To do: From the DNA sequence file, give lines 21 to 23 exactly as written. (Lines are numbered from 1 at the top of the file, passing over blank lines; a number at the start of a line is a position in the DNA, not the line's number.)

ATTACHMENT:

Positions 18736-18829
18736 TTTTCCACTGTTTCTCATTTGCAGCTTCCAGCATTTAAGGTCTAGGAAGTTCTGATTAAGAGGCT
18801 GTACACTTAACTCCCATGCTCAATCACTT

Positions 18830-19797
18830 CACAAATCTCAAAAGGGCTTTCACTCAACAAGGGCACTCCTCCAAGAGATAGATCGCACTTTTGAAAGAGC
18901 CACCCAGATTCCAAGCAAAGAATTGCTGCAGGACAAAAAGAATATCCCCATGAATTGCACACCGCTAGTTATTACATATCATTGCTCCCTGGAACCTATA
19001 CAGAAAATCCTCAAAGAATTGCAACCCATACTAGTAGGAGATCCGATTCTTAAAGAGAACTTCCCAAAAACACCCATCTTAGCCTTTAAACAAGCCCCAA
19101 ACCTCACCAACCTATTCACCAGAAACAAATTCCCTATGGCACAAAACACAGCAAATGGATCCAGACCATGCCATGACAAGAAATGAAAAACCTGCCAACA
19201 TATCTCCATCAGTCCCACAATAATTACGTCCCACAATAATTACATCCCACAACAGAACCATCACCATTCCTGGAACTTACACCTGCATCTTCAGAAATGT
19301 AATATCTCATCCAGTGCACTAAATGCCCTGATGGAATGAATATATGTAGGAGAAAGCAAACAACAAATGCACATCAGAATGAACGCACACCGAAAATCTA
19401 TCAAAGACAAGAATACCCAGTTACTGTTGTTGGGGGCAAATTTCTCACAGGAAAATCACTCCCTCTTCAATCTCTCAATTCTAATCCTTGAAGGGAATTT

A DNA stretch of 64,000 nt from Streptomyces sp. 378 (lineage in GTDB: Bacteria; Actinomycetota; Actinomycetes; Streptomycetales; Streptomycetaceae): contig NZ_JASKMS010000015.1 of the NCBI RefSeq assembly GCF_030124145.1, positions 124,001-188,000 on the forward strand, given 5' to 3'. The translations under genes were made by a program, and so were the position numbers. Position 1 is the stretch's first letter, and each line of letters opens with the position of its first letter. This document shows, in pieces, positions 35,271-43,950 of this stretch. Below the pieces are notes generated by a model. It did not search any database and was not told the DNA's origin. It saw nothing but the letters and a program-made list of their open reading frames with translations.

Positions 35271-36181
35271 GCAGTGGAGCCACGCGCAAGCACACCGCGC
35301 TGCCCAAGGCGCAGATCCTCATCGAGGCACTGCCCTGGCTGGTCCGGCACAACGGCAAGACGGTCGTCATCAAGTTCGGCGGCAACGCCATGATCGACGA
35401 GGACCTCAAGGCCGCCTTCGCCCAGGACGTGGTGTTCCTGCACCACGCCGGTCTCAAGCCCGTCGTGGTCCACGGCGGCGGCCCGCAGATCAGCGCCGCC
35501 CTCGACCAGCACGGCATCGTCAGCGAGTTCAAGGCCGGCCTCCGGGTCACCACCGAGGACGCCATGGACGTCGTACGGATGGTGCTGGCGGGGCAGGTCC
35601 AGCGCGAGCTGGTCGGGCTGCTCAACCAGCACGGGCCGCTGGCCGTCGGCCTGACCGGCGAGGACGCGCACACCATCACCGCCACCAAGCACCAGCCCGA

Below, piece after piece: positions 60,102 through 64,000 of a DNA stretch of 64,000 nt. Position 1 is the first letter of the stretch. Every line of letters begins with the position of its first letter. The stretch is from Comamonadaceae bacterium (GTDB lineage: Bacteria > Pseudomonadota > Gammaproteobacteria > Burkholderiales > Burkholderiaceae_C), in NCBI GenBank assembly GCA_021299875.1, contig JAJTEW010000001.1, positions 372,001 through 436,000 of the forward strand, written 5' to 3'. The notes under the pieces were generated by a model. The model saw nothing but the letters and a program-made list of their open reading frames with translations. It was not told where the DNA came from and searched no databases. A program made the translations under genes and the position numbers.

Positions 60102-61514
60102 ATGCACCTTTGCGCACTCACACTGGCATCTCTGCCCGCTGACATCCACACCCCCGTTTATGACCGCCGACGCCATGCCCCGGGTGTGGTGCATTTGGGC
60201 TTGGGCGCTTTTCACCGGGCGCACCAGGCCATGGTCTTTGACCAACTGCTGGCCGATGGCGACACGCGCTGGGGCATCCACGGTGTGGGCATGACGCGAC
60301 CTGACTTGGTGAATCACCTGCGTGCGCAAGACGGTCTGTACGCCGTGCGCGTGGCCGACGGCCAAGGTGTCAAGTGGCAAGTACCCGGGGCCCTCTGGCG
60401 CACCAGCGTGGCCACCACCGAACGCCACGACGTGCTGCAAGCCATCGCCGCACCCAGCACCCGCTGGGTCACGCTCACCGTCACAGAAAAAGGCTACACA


60102 ATGCACCTTTGCGCACTCACACTGGCATCTCTGCCCGCTGACATCCACACCCCCGTTTATGACCGCCGACGCCATGCCCCGGGTGTGGTGCATTTGGGC
60201 TTGGGCGCTTTTCACCGGGCGCACCAGGCCATGGTCTTTGACCAACTGCTGGCCGATGGCGACACGCGCTGGGGCATCCACGGTGTGGGCATGACGCGAC
60301 CTGACTTGGTGAATCACCTGCGTGCGCAAGACGGTCTGTACGCCGTGCGCGTGGCCGACGGCCAAGGTGTCAAGTGGCAAGTACCCGGGGCCCTCTGGCG